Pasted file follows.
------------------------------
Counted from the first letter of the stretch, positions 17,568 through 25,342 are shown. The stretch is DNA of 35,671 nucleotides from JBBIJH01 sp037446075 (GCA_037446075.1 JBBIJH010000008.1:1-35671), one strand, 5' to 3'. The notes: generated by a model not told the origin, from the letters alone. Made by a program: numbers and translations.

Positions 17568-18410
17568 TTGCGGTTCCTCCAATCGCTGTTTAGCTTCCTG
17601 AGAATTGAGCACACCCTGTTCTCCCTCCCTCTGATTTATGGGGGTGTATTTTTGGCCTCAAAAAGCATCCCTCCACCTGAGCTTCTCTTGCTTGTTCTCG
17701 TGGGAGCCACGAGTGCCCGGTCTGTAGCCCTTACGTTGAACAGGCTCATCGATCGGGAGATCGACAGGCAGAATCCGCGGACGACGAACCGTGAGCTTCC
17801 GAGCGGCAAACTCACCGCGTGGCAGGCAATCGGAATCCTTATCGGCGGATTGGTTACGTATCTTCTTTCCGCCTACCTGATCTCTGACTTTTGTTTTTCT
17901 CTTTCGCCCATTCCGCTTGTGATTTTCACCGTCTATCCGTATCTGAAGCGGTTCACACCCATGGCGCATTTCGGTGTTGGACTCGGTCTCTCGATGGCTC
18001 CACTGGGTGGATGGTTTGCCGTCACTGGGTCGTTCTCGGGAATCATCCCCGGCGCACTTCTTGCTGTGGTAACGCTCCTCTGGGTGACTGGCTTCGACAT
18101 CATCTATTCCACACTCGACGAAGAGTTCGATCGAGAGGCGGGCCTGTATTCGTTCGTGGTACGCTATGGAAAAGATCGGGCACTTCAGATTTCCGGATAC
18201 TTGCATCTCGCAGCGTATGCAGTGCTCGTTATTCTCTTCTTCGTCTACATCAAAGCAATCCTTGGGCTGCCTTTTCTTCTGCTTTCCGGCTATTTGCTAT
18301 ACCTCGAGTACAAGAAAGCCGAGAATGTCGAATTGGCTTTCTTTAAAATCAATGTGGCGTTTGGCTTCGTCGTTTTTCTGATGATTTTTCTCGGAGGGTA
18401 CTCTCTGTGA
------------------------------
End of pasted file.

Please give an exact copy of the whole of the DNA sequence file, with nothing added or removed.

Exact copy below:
Counted from the first letter of the stretch, positions 17,568 through 25,342 are shown. The stretch is DNA of 35,671 nucleotides from JBBIJH01 sp037446075 (GCA_037446075.1 JBBIJH010000008.1:1-35671), one strand, 5' to 3'. The notes: generated by a model not told the origin, from the letters alone. Made by a program: numbers and translations.

Positions 17568-18410
17568 TTGCGGTTCCTCCAATCGCTGTTTAGCTTCCTG
17601 AGAATTGAGCACACCCTGTTCTCCCTCCCTCTGATTTATGGGGGTGTATTTTTGGCCTCAAAAAGCATCCCTCCACCTGAGCTTCTCTTGCTTGTTCTCG
17701 TGGGAGCCACGAGTGCCCGGTCTGTAGCCCTTACGTTGAACAGGCTCATCGATCGGGAGATCGACAGGCAGAATCCGCGGACGACGAACCGTGAGCTTCC
17801 GAGCGGCAAACTCACCGCGTGGCAGGCAATCGGAATCCTTATCGGCGGATTGGTTACGTATCTTCTTTCCGCCTACCTGATCTCTGACTTTTGTTTTTCT
17901 CTTTCGCCCATTCCGCTTGTGATTTTCACCGTCTATCCGTATCTGAAGCGGTTCACACCCATGGCGCATTTCGGTGTTGGACTCGGTCTCTCGATGGCTC
18001 CACTGGGTGGATGGTTTGCCGTCACTGGGTCGTTCTCGGGAATCATCCCCGGCGCACTTCTTGCTGTGGTAACGCTCCTCTGGGTGACTGGCTTCGACAT
18101 CATCTATTCCACACTCGACGAAGAGTTCGATCGAGAGGCGGGCCTGTATTCGTTCGTGGTACGCTATGGAAAAGATCGGGCACTTCAGATTTCCGGATAC
18201 TTGCATCTCGCAGCGTATGCAGTGCTCGTTATTCTCTTCTTCGTCTACATCAAAGCAATCCTTGGGCTGCCTTTTCTTCTGCTTTCCGGCTATTTGCTAT
18301 ACCTCGAGTACAAGAAAGCCGAGAATGTCGAATTGGCTTTCTTTAAAATCAATGTGGCGTTTGGCTTCGTCGTTTTTCTGATGATTTTTCTCGGAGGGTA
18401 CTCTCTGTGA